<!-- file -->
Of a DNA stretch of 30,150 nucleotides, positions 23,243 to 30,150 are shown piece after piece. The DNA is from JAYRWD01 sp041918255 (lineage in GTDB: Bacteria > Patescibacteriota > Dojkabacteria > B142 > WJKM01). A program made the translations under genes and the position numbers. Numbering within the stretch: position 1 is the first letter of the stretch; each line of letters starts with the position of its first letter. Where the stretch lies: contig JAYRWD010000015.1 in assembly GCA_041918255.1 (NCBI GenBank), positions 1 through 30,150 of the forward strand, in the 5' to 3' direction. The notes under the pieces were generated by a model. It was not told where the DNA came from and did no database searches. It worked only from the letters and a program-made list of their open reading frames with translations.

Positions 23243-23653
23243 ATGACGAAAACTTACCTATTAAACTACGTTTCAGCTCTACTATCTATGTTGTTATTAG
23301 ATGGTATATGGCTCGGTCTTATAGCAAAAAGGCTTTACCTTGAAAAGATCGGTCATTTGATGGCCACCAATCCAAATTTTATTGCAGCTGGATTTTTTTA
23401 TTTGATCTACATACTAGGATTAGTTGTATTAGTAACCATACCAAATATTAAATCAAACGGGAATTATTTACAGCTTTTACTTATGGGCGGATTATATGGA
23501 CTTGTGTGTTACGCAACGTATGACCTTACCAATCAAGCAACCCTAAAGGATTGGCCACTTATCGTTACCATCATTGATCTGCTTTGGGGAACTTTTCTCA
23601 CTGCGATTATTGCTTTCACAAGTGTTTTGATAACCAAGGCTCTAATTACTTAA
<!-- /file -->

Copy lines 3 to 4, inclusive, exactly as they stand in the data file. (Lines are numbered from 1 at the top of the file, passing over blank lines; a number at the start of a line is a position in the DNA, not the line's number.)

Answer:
23243 ATGACGAAAACTTACCTATTAAACTACGTTTCAGCTCTACTATCTATGTTGTTATTAG
23301 ATGGTATATGGCTCGGTCTTATAGCAAAAAGGCTTTACCTTGAAAAGATCGGTCATTTGATGGCCACCAATCCAAATTTTATTGCAGCTGGATTTTTTTA